Micheal Taylor gauging the Maharakeke Stream in the Ruataniwha Plains
Walking the Tutaekuri River during a habitat mapping exercise
23kg yellowtail kingfish by polespear
Monday, May 5, 2008
This past Saturday, May 3rd, 2008, marked the annual ECU Geology Barbeque at the Ranch. If you made it to the event, I don't have to tell you how much fun it was. These things are family reunions. If you missed it ... well, I'm really sorry for you.
This year the Department is celebrating its 40th anniversary. Started way back when by Dr. C.Q. Brown, and staffed by Drs. Stan Riggs, Mike O'Connor, and Jean Lowery. C.Q. was at the party on Saturday; Stan was there; and, I know that Jean was there in spirit. Jeff Brame flew in from Durango, CO. Jeff was a member of the founding class (and spoke of a recent sighting of Mike O'Connor). Scott Hartness was there, another member of the founding class. Bill Crew was there; I'm not sure if Bill was in the founding class, but if not, he only missed by a week or two. (I, on the other hand, like to remind myself whenever I'm feeling old, that when C.Q. and Stan were starting the department, and the guys mentioned above were playing "Rat Patrol" with departmental vehicles over the dunes on the NC Outer Banks, *I* was 8-years-old and riding my new "banana bike" to cub scout meetings. Heh heh ... bunch'o old farts, those guys are!)
A bazillion thanks are due to Lisa and Richard, for once again offering their place and their gracious hospitality as hosts for this event. Nearly as many thanks are due to "The Revelators" for providing live music throughout the day. But most important, without a doubt, are the faculty and current students who ARE the ECU Department of Geological Sciences. These are the folks who make it happen. These are the folks who keep it going. The are the folks who make me proud to be an East Carolina geologist, a member of the alumni.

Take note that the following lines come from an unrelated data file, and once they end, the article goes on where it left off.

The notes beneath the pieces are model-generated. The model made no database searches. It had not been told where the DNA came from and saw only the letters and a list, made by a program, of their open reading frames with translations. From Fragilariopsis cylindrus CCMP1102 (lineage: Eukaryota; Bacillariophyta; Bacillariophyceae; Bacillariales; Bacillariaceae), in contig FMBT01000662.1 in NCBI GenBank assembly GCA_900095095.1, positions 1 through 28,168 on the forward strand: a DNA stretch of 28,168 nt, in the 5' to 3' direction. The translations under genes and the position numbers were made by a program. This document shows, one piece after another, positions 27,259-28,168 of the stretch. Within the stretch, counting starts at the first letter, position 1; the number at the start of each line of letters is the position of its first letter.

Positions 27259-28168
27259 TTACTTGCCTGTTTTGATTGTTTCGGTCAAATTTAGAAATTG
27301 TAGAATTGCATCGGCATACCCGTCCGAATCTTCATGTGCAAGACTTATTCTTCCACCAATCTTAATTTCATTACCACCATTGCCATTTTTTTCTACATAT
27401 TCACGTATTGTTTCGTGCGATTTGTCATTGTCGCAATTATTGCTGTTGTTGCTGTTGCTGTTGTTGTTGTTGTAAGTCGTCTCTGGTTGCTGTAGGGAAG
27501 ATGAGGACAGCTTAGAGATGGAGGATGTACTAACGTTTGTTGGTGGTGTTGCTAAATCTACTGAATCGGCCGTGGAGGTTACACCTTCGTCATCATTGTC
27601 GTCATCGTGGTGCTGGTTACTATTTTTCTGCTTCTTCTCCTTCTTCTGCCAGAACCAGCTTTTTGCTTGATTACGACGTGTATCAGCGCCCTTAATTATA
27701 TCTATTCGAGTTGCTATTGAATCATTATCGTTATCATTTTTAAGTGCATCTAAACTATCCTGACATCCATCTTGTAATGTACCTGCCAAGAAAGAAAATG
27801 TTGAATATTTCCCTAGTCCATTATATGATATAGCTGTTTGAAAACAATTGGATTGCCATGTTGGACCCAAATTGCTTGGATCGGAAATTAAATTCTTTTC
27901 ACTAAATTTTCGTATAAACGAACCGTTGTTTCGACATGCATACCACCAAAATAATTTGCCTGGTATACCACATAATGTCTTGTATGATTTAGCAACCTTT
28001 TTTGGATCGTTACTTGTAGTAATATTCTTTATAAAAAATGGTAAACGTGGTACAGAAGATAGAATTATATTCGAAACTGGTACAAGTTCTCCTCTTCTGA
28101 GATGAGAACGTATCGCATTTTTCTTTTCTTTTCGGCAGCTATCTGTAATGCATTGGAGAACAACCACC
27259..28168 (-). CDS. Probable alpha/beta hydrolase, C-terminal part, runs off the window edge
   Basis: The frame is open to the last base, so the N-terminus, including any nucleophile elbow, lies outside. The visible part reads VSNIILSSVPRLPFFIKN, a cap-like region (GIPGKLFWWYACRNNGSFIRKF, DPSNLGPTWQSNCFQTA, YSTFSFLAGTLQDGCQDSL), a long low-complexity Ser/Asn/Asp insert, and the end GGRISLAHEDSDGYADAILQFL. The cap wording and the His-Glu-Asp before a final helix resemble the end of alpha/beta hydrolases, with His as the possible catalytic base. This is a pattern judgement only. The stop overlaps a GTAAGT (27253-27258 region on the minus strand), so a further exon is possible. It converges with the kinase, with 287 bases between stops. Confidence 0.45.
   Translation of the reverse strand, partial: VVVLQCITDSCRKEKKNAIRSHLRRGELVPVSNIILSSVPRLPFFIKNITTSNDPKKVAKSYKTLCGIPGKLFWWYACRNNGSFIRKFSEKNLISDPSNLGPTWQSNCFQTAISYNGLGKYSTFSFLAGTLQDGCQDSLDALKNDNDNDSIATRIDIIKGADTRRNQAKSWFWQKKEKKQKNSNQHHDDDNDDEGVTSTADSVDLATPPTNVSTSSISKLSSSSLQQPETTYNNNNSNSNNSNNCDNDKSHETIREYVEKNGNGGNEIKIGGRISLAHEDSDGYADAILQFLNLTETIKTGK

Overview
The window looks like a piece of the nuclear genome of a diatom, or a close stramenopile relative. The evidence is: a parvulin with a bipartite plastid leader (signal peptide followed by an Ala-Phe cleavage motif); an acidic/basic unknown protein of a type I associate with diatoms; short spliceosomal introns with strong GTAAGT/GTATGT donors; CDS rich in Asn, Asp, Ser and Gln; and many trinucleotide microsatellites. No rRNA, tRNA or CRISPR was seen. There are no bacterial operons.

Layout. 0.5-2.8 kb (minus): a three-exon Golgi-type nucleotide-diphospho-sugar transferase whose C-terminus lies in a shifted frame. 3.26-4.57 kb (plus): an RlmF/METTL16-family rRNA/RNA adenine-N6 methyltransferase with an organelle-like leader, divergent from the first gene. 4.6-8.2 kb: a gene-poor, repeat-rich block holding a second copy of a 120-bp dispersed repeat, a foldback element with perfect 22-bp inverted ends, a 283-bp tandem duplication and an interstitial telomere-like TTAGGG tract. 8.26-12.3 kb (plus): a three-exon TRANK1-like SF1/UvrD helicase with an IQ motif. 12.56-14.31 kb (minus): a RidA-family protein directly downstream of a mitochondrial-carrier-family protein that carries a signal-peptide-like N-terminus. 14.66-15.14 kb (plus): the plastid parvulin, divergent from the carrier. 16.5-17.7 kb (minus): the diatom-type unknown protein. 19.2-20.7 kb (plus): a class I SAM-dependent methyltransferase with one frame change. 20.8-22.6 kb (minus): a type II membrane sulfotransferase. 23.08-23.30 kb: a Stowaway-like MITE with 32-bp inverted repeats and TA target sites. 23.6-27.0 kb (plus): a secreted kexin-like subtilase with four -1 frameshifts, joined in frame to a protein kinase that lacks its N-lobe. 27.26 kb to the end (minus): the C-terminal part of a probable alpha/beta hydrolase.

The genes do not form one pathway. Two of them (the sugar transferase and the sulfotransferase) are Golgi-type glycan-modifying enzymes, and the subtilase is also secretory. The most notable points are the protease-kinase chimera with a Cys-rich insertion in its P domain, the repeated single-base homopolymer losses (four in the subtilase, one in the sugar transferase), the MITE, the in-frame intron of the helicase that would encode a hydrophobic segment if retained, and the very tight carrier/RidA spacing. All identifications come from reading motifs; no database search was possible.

Marshmallows and Beer
So now ... How about a little game? You may have seen me making photographs on Saturday, and I've posted a few here. I think there were quite a few "nice 'uns" in the bag; far too many to post here on this blog page. So, what I've done is to post them on a web gallery. You can get there by clicking this LINK. "So what's the game", you might ask? Glad you did. When you go to that web photo gallery, YOU get to test your recognition and departmental history skills by identifying the most people in the most photos. The winner on each photo is the one who first leaves a comment with everyone correctly identified. Remember, spelling counts. The overall winner is the one who wins on the most individual photographs. I will select what I think is the best caption suggestion, or you all can vote for those previously posted. You don't have to leave your full name in the comment - though you can - but we'll need some way to identify you if you want to be a contender.
Again, the link to the web gallery is HERE.
Have fun. And thanks again to everyone for an excellent day last Saturday!
Wednesday, April 9, 2008
For those that don't know, I'm the Surface Water Quantity Scientist at Hawke's Bay Regional Council, in Napier, New Zealand. The Regional Councils are charged with the sustainable management of New Zealand's natural and cultural resources. I direct the science programs that deal with surface water resources in our region, which provide the necessary data for sustainable water management.